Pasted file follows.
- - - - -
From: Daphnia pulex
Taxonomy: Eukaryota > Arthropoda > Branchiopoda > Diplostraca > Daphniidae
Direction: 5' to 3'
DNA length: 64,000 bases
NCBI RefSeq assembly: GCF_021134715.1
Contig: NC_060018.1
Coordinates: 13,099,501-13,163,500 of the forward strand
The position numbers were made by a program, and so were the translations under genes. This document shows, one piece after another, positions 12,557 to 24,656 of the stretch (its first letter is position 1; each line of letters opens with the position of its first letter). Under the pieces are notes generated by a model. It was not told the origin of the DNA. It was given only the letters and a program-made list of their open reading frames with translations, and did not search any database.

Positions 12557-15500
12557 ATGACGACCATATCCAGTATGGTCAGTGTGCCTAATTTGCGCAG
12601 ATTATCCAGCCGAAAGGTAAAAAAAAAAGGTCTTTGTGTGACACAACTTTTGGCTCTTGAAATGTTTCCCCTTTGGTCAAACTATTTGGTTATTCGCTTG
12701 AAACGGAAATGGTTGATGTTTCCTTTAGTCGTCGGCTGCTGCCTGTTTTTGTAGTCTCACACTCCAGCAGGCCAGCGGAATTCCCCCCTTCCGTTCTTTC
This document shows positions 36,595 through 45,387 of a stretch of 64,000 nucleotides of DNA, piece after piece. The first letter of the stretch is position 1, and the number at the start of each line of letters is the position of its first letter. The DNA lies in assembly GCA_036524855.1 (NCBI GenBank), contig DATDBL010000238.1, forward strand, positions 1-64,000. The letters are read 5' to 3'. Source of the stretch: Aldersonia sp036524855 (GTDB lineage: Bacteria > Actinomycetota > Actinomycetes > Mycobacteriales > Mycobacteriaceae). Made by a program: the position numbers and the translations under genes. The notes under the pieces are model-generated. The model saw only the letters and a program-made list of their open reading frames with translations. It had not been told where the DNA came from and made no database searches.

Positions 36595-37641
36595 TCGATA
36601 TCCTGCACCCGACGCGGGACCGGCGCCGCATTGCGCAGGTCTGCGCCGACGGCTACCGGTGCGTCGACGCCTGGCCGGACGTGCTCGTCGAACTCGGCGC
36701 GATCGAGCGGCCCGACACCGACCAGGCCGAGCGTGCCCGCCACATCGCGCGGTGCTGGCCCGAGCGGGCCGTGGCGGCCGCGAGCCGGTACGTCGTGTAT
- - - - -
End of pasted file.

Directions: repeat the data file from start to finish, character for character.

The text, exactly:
From: Daphnia pulex
Taxonomy: Eukaryota > Arthropoda > Branchiopoda > Diplostraca > Daphniidae
Direction: 5' to 3'
DNA length: 64,000 bases
NCBI RefSeq assembly: GCF_021134715.1
Contig: NC_060018.1
Coordinates: 13,099,501-13,163,500 of the forward strand
The position numbers were made by a program, and so were the translations under genes. This document shows, one piece after another, positions 12,557 to 24,656 of the stretch (its first letter is position 1; each line of letters opens with the position of its first letter). Under the pieces are notes generated by a model. It was not told the origin of the DNA. It was given only the letters and a program-made list of their open reading frames with translations, and did not search any database.

Positions 12557-15500
12557 ATGACGACCATATCCAGTATGGTCAGTGTGCCTAATTTGCGCAG
12601 ATTATCCAGCCGAAAGGTAAAAAAAAAAGGTCTTTGTGTGACACAACTTTTGGCTCTTGAAATGTTTCCCCTTTGGTCAAACTATTTGGTTATTCGCTTG
12701 AAACGGAAATGGTTGATGTTTCCTTTAGTCGTCGGCTGCTGCCTGTTTTTGTAGTCTCACACTCCAGCAGGCCAGCGGAATTCCCCCCTTCCGTTCTTTC
This document shows positions 36,595 through 45,387 of a stretch of 64,000 nucleotides of DNA, piece after piece. The first letter of the stretch is position 1, and the number at the start of each line of letters is the position of its first letter. The DNA lies in assembly GCA_036524855.1 (NCBI GenBank), contig DATDBL010000238.1, forward strand, positions 1-64,000. The letters are read 5' to 3'. Source of the stretch: Aldersonia sp036524855 (GTDB lineage: Bacteria > Actinomycetota > Actinomycetes > Mycobacteriales > Mycobacteriaceae). Made by a program: the position numbers and the translations under genes. The notes under the pieces are model-generated. The model saw only the letters and a program-made list of their open reading frames with translations. It had not been told where the DNA came from and made no database searches.

Positions 36595-37641
36595 TCGATA
36601 TCCTGCACCCGACGCGGGACCGGCGCCGCATTGCGCAGGTCTGCGCCGACGGCTACCGGTGCGTCGACGCCTGGCCGGACGTGCTCGTCGAACTCGGCGC
36701 GATCGAGCGGCCCGACACCGACCAGGCCGAGCGTGCCCGCCACATCGCGCGGTGCTGGCCCGAGCGGGCCGTGGCGGCCGCGAGCCGGTACGTCGTGTAT